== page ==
After a month of volunteering with Nukanti in La Celia, a village in Colombia's beautiful coffee region, I'm going at full speed with the bilingualism project and I'm starting to feel grounded with the community. I can hardly walk around without being stopped every few metres. Students always want to say “Hi” and the younger ones like to run after me, asking me to translate various Spanish words in English. Up and down the main street, a stream of “Hello”, “Profe”, “Teacher” or “Veronica” follows me all day long. Although I'm not technically a teacher it feels wonderful to be recognized and appreciated.
Admittedly, albinism is something that I have never given much thought to. I was actually quite surprised when I saw it appear as a workshop title amongst other issues during our week in Valencia discussing Human Rights. Yes, I knew what the condition was, I've even met people with the condition before. However, these people I have met... I'd never considered their lives to be much different to my own. Their skin, hair and general appearance was different, but I could never imagine it hindering their daily lives.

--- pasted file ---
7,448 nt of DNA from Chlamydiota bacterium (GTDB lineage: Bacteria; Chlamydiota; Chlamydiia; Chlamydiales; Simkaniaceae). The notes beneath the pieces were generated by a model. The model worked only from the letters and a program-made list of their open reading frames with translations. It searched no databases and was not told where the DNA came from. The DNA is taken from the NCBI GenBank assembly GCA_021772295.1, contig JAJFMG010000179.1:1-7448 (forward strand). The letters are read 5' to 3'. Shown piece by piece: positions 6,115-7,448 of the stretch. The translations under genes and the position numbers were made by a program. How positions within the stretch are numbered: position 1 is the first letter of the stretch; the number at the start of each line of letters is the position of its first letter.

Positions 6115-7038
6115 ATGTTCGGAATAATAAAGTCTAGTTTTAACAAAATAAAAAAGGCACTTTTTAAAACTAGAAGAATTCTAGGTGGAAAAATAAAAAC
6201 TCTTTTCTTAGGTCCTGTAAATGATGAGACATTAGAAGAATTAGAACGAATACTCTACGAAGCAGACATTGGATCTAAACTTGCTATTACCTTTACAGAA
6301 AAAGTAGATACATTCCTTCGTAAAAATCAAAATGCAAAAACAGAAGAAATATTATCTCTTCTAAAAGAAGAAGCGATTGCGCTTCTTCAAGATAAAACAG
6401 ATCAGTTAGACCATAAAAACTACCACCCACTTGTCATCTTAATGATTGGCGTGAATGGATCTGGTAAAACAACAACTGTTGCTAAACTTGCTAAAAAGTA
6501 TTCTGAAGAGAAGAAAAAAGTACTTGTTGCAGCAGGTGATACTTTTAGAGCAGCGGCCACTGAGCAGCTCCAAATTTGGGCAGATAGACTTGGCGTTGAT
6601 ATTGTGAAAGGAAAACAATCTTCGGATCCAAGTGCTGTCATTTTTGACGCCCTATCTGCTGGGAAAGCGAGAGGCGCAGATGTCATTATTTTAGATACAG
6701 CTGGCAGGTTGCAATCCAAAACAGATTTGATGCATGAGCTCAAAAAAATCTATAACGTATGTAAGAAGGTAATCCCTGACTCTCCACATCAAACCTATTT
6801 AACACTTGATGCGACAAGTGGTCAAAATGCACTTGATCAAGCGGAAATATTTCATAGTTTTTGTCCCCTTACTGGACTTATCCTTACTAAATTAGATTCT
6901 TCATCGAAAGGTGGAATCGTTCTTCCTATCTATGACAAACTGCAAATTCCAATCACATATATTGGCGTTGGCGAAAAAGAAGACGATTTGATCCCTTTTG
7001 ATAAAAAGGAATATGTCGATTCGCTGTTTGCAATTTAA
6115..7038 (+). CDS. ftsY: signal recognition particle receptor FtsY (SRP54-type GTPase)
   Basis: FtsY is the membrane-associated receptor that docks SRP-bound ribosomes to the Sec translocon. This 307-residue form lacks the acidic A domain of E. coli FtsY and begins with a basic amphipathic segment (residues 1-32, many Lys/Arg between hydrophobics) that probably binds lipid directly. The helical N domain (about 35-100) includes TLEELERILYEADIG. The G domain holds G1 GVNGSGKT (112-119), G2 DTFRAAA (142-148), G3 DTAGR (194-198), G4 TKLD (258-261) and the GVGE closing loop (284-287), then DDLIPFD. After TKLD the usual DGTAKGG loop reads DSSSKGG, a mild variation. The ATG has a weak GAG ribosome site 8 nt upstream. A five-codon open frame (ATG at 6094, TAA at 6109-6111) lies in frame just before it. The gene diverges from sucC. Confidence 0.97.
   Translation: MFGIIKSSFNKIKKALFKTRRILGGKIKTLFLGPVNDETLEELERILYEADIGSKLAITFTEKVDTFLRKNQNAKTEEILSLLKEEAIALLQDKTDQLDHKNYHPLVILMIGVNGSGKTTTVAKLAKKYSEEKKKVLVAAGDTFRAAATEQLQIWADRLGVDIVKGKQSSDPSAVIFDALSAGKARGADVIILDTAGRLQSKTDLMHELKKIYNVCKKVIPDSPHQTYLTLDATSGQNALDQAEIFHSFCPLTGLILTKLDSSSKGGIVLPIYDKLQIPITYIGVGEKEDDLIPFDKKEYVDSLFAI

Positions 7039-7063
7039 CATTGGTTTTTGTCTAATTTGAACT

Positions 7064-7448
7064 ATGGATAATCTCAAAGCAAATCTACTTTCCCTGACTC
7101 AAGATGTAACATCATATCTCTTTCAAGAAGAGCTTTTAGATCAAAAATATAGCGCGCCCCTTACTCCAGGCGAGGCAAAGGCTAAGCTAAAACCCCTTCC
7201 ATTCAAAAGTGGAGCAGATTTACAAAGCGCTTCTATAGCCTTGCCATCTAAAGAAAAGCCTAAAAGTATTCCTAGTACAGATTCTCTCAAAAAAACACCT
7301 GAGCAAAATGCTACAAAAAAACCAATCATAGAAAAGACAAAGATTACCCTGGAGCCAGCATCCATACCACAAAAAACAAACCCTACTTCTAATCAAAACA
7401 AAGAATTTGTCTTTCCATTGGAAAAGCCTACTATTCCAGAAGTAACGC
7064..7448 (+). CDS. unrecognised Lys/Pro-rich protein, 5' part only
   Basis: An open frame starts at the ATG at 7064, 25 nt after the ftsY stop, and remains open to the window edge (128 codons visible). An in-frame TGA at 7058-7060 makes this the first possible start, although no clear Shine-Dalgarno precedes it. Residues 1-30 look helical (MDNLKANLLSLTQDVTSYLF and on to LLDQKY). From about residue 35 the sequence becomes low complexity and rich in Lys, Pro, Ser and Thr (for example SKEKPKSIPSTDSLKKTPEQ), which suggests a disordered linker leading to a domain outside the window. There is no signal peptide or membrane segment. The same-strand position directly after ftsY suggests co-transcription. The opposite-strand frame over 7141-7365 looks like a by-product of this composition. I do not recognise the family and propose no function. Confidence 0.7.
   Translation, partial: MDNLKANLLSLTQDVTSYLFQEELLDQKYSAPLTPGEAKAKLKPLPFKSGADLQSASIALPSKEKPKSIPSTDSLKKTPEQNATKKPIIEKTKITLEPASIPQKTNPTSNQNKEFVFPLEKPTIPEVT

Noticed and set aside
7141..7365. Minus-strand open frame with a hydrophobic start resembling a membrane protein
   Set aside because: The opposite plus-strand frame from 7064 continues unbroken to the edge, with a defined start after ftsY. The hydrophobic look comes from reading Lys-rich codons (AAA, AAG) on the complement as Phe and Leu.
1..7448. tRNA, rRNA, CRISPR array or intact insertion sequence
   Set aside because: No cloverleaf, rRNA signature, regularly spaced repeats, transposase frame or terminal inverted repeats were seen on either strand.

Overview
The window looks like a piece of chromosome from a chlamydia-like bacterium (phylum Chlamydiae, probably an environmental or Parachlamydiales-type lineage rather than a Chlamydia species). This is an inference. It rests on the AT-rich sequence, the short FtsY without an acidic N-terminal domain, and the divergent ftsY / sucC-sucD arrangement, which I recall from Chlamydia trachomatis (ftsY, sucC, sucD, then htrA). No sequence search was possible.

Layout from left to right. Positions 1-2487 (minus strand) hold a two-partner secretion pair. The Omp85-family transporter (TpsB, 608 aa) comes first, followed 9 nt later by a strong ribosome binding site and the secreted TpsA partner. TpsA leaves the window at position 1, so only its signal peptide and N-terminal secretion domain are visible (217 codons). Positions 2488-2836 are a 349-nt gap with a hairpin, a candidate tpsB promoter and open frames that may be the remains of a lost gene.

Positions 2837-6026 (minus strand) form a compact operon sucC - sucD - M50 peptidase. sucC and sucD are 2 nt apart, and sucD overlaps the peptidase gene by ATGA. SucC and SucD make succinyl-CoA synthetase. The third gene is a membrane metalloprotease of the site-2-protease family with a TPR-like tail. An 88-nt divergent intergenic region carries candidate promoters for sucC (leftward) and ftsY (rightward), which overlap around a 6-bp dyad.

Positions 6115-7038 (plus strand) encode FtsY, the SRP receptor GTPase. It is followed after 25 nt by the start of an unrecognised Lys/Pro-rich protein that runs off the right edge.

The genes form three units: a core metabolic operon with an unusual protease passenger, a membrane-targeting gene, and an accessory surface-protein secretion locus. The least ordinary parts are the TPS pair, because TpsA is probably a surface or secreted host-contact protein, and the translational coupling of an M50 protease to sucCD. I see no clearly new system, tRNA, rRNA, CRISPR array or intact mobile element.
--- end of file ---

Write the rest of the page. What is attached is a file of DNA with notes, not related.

Nukanti Foundation held it's first Human Rights, European Citizenship and Intercultural Exchange to take part in the project “Youth and Human Rights”, funded through the European Commission. The project is organized and hosted by Fundación por los Derechos Humanos 10.12.48 (Spain), in cooperation with Nukanti (UK) and Tiwtmin Tiwtmin Association (Morocco).
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